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Opera Adaptations: v.3: The P. Craig Russell Library: Vol 3 (P. Craig Russell Library of Opera Adaptations) Hardcover – 1 Sep 2004

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Product details

  • Hardcover: 128 pages
  • Publisher: NBM Publishing Company (1 Sep 2004)
  • Language: English
  • ISBN-10: 1561633887
  • ISBN-13: 978-1561633883
  • Product Dimensions: 12.9 x 1.8 x 19.8 cm
  • Average Customer Review: 4.0 out of 5 stars  See all reviews (1 customer review)
  • Amazon Bestsellers Rank: 4,657,621 in Books (See Top 100 in Books)

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1 of 1 people found the following review helpful By Joakim Jahlmar on 3 May 2005
Format: Hardcover
While some people may know of P. Craig Russell from his contribution to Neil Gaiman's The Sandman ("Ramadan" #50) and the adaptation of the latter's short story "Murder Mysteries", he is actually famous for his adaptations of various opera pieces into the medium of comics. Now NBM has had the good taste to release a series of three volumes entitled The P. Craig Russell Library of Opera Adaptations once more making many of his adaptations available to new audiences.
This is the concluding third volume and it contains the adaptations "Pelleas & Melisande" (adapted from Maeterlinck and Debussy), "Ein Heldentraum" (adapted from Hugo Wolf's song), "The Godfather's Code" (adapted from Mascagni's Cavalleria Rusticana) and "Salome" (adapted from Richard Strauss's operatic adaptation of Oscar Wilde's play).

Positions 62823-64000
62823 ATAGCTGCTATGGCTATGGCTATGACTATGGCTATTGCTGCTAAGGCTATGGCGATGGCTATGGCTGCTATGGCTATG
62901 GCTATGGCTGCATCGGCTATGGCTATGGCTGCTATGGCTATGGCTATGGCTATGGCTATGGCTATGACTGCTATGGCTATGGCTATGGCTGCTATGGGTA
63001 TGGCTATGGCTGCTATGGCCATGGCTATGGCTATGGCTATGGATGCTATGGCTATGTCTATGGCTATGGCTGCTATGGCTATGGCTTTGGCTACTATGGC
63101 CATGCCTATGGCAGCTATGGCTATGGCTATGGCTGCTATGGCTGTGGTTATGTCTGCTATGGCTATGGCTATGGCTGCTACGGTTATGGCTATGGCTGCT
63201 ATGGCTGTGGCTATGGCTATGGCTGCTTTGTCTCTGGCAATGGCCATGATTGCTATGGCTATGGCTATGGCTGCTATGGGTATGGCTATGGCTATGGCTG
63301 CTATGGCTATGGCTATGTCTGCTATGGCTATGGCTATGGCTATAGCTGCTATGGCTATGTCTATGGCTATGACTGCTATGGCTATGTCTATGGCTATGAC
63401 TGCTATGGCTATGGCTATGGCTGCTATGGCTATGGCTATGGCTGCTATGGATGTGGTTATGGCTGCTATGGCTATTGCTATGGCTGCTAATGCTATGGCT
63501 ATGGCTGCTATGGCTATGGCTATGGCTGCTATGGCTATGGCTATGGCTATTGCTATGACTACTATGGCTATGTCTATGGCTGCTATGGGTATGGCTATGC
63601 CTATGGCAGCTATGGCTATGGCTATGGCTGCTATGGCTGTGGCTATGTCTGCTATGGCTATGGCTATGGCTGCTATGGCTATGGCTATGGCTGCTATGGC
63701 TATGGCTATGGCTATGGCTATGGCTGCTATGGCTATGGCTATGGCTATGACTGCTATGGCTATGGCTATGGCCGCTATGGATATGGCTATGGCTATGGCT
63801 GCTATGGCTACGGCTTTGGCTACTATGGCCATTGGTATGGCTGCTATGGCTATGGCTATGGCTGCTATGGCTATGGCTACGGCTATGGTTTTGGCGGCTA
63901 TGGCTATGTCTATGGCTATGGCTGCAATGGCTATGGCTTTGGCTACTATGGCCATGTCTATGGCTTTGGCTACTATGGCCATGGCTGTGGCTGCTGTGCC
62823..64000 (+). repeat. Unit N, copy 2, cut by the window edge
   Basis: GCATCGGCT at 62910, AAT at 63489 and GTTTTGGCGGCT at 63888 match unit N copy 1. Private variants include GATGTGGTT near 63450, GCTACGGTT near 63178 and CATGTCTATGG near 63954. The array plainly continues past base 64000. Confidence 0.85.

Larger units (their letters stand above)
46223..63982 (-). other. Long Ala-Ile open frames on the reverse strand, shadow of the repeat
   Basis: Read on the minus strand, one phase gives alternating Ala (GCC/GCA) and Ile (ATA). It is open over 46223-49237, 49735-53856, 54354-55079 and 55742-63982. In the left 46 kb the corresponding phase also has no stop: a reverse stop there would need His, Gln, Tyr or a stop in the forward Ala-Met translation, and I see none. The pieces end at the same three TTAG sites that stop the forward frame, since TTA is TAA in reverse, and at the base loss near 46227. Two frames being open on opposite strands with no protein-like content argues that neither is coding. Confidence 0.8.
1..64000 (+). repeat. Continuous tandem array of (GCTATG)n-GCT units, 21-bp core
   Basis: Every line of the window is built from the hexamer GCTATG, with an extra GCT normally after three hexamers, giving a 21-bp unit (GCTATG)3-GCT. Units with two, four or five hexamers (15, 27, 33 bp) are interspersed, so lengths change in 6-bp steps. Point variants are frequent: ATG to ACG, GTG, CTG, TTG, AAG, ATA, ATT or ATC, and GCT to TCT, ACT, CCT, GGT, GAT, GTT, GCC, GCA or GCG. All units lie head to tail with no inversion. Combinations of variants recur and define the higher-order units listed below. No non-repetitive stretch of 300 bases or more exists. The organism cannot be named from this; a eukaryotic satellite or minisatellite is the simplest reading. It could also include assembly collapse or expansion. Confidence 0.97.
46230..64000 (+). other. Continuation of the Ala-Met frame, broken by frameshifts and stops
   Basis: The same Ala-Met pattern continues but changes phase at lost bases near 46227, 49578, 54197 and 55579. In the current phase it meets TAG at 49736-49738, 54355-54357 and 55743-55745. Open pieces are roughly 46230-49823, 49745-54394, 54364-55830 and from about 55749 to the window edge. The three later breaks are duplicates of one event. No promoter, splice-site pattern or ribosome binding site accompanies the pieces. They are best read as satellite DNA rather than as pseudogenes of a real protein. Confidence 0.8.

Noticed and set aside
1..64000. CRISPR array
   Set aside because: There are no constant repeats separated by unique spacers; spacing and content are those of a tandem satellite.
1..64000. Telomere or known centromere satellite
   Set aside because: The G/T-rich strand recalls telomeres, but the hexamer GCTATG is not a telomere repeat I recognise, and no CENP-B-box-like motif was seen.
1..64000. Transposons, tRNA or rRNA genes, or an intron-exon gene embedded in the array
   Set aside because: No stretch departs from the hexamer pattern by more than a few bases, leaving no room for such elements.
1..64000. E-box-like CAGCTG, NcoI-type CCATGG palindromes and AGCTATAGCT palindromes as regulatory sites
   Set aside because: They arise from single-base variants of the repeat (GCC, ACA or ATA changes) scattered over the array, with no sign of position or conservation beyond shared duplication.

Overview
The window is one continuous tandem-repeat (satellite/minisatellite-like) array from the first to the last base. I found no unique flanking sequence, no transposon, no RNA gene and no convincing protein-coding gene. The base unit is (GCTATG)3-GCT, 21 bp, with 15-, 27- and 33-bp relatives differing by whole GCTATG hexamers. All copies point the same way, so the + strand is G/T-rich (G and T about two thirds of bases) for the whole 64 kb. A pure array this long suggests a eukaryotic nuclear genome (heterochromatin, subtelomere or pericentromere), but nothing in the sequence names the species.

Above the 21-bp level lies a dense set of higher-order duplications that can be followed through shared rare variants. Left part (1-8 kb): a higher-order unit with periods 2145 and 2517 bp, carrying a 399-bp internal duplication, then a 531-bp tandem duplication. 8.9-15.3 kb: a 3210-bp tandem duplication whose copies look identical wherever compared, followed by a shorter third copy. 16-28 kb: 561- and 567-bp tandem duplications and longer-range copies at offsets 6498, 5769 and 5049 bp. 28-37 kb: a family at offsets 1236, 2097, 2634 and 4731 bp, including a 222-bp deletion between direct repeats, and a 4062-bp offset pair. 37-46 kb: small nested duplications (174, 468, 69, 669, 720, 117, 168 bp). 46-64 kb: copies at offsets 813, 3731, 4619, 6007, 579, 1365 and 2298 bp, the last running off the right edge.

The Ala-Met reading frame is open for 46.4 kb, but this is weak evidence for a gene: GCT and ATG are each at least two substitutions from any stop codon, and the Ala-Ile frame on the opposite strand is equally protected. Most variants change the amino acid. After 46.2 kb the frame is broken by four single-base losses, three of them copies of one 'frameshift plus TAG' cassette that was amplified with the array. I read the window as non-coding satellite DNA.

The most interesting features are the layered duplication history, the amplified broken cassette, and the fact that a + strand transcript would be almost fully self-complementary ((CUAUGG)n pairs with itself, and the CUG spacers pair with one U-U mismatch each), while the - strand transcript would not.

"Pelleas & Melisande" is the longest story in the book and beautifully illustrates problems of love and jealousy (as so many of these operas tend to focus on. A lot of the achivement in the artwork lies in the colouring which beautifully expresses various moods and tones in the story.
My favourite story in this volume, however, is probably "The Godfather's Code". The visual staging - like that of "The Clowns" in volume 2 - responds well to the notion of 'verismo' (realism) in their opertic sources. Anyone who enjoys the opening scenes in Coppola's The Godfather Part II cannot help but enjoy this very Sicilian setting, the small village, the period costumes. It is truly fantastic.
The adaption of "Salome" (which would probably be my second favourite) is absolutely fascinating in its way of setting up the biblical story of Salome and John the Baptist. Clearly one of the better of Russell's earlier adaptations.
Finally a few words about "Ein Heldentraum".
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